The Secondary Education Act, the abolition of Basic Vocational Technical education and the closure of many in-company training centres have led to a shortage in trained technical workers in the Netherlands. As a result, we are forced to recruit from abroad. Technicians from abroad offer an excellent standard of work, but working with people from other countries inevitably offers its own challenges. In order for things to run smoothly, we need to be aware of these challenges and deal with them effectively. Let's look at some examples.
Social conventions. Social conventions on the work floor differ widely in each country. For instance, Dutch employees are generally more easy-going than German employees and Polish employees can appear rather dour. Polish employees are great at working together, but it's not always so easy for them to work with people from other countries.
Cultural differences. Cultural differences between people from different countries are also apparent on the work floor. For instance, there are differences between countries in the degree to which people obey instructions from their manager and keep to their own specific tasks.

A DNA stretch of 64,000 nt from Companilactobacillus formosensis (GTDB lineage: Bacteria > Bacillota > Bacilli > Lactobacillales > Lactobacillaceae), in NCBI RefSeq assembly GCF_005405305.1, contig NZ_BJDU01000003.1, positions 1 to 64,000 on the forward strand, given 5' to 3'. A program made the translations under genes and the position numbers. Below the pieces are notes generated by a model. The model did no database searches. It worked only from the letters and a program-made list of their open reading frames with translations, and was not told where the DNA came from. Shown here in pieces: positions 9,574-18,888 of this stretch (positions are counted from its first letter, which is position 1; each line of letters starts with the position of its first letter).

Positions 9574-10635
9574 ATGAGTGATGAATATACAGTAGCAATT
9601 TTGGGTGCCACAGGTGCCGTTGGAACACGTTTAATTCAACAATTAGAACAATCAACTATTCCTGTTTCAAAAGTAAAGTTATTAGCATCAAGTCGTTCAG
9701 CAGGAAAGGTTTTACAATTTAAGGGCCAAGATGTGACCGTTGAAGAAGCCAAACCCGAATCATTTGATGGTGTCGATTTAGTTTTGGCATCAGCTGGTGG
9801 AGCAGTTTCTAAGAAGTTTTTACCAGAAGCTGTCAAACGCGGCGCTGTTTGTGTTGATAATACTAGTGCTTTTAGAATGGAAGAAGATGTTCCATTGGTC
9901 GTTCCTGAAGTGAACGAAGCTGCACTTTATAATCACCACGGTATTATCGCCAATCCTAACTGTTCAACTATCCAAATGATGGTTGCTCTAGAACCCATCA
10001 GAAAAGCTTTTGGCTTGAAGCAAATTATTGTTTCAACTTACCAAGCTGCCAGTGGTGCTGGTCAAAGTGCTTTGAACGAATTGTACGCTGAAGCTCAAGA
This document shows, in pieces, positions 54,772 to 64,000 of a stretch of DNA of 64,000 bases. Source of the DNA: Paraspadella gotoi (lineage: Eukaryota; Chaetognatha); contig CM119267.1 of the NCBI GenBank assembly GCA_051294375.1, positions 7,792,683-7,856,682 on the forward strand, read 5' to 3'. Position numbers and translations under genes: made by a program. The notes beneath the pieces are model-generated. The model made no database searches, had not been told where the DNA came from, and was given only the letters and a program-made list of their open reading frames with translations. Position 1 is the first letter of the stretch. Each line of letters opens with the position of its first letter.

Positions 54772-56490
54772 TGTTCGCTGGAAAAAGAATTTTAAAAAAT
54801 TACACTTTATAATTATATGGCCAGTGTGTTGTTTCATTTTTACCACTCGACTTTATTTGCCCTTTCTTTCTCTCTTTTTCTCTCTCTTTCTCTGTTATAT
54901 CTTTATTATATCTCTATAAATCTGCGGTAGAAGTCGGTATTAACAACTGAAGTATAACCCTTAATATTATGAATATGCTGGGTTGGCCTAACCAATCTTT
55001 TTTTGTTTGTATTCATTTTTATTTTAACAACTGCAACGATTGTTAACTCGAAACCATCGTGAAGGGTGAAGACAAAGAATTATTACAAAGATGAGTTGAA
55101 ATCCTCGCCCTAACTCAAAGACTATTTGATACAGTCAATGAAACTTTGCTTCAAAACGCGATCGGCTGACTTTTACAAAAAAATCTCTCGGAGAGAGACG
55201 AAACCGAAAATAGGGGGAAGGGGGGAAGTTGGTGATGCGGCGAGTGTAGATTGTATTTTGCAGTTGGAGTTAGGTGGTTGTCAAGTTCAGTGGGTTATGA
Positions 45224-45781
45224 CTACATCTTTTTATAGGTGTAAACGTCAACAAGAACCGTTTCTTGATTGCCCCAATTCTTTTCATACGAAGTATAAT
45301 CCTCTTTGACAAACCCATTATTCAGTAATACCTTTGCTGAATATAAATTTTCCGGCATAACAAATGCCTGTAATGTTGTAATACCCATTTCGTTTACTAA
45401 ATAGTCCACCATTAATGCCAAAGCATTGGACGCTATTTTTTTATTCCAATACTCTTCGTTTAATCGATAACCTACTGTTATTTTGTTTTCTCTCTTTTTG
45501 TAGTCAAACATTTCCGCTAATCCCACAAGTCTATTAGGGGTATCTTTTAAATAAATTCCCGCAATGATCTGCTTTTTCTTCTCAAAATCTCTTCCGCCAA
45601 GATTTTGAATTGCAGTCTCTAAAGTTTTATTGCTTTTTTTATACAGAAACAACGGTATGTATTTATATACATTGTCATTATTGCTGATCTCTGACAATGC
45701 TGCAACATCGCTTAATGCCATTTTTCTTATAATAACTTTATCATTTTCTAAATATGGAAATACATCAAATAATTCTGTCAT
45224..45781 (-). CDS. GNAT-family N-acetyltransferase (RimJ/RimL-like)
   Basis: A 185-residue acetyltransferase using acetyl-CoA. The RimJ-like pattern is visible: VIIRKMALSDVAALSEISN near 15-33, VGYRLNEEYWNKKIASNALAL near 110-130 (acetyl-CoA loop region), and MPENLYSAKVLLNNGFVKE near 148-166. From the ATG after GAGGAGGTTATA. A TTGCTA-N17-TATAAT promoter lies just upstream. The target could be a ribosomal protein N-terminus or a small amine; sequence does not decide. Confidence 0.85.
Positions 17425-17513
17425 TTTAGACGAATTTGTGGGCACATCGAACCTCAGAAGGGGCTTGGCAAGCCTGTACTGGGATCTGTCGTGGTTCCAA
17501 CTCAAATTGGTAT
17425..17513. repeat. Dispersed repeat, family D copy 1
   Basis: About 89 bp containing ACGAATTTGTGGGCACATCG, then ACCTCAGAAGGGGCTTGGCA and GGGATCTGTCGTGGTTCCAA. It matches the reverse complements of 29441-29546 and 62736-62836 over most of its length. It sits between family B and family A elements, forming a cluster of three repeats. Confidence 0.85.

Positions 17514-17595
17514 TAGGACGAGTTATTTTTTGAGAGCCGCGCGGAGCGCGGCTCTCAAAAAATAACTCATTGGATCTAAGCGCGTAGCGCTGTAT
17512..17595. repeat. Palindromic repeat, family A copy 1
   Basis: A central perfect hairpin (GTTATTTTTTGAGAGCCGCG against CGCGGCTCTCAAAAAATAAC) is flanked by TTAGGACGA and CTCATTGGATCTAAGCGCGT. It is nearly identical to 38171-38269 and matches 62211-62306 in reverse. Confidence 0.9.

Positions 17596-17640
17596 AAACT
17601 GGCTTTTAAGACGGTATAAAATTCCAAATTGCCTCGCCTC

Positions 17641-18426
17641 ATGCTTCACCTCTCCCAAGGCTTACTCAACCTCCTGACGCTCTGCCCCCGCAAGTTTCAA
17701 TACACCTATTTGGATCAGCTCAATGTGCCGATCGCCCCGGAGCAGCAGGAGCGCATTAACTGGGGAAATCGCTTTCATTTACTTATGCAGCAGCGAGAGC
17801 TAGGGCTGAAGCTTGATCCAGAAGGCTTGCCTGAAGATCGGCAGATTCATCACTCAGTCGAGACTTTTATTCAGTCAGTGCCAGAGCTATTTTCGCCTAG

Motivational differences. In addition, there are cultural differences in work ethic. Workers from former Eastern Bloc countries, for instance, work extremely hard and are used to delivering good results using less than perfect resources. They are often very practically minded and proactive.
Language. In order to work effectively, employees must be able to read information about safety issues and technical matters, such as specifications, in Dutch, English or German. It is perfectly possible to equip a technician from abroad with sufficient language skills for these tasks.
Traditionally, certain countries have developed expertise in specific fields. Portugal, Spain and Germany, for instance, have a well-established ship building tradition and are great suppliers of specialists in that field. Germany further excels in mechanical engineering and automotive engineering and is ahead of the rest of the world in fitting techniques, such as in residential and other buildings. In addition, German electricians are trained more broadly than their Dutch counterparts. This wide experience means they can be deployed flexibly, which is an attractive feature in the labour market.
If you would like to know more about working with technical personnel from abroad, please contact InAxtion.